2. Probability and dynamical systems preliminary

2.1. Markov process and geometric ergodicity

Let be a state space, which can be , or a subset of with -field Consider a Markov process on where can be , , or for with transition probabilities i.e., for any is a measurable function for each fixed , and is a probability measure for each fixed such that

For a reference measure on is said to be -irreducible if for any , implies that for some .

For any probability measure on the evolution of is denoted as

A measure is called invariant if holds for any A Markov process is said to be ergodic if it admits a unique invariant probability measure such that for any Throughout this paper, we assume that the Markov process is ergodic with an invariant probability measure It is not hard to see that is -irreducible.

The emphasis of this paper is the geometric ergodicity. An ergodic Markov process is said to be geometrically ergodic with rate if for -a.e.

where is the total variation distance, i.e., We say that is geometrically contracting with rate if for -almost every initial pairs it holds that

Note that by the triangular inequality, geometric ergodicity implies the geometric contraction.

2.2. Coupling of Markov processes

Let and be two probability measures on . A coupling between and is a probability measure on whose first and second marginals are respective and

For random variables

and taking values in with respective distribution and , we have the following well-known inequality (see, e.g., Lemma 3.6. in [1])

(2.1)

In the present paper, we consider the coupling of Markov processes. Given Markov processes and on sharing the same transition probabilities A coupling of and is a stochastic process on such that

  • The first and second marginal processes and are respective copies of and ;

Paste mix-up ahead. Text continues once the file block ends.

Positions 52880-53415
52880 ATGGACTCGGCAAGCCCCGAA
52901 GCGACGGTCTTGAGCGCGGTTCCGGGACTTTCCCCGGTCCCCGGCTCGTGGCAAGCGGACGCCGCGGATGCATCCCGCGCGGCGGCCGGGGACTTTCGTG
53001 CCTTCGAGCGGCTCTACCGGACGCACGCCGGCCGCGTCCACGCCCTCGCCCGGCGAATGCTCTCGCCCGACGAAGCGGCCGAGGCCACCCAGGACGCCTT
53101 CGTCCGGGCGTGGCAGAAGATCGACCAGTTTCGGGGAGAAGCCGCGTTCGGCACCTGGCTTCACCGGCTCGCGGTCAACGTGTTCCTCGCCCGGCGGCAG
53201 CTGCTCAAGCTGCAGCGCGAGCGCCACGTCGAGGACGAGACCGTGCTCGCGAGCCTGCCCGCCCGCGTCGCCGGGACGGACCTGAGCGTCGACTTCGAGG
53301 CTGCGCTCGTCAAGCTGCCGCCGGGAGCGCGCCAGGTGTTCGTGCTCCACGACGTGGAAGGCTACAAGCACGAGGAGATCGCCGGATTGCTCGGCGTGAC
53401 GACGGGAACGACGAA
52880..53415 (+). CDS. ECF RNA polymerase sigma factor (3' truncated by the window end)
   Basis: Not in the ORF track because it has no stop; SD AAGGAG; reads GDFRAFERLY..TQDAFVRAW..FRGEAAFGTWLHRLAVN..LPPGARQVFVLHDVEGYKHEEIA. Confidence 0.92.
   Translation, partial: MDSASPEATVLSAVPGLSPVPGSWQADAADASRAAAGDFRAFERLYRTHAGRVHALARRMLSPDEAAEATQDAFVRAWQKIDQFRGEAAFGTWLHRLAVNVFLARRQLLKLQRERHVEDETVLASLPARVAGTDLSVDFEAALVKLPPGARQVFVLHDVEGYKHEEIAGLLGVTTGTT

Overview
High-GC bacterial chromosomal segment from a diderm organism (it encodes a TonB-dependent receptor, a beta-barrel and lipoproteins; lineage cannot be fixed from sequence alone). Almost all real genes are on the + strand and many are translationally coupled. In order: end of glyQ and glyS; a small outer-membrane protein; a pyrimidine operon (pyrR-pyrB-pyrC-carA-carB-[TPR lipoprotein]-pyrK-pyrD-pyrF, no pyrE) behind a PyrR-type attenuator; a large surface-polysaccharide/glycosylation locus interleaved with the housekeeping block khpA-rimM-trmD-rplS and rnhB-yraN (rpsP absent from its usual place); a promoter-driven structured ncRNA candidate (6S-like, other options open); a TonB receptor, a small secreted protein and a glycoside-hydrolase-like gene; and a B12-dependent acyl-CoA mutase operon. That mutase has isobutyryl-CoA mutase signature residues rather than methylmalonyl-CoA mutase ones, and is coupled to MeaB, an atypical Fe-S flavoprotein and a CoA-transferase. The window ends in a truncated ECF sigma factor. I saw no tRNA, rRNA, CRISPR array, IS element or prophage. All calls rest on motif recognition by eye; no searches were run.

• If be such that , then for all .

The first meeting time of and denoted as is called the coupling time. The coupling is said to be successful if the coupling time is almost surely finite, i.e.,

Lemma 2.1.

Let be a coupling of a Markov process (admitting transition probabilities ) with initial distribution Then

(2.2)
Proof.

By the definition of coupling time, implies that By noting that (resp. ) is the distribution of (resp. ), it follows from (2.1) that

We call (2.2) the coupling inequality. A coupling is said to be an optimal coupling if the equality in (2.2) is achieved. Besides, a coupling is said to be a Markov coupling if is a Markov process on A Markov coupling is further called irreducible if it is -irreducible, where in the unique invariant probability measure of and

In the present paper, we estimate the rate of geometric ergodicity from below via (2.2

). However, in practice, we cannot compute the coupling time for all initial values. Therefore, some theoretical arguments are necessary to extend the result from one initial value to almost all initial values. The following lemma plays a such role that enable us to extend the finiteness of moment generating function of the coupling time from one pair of initial values to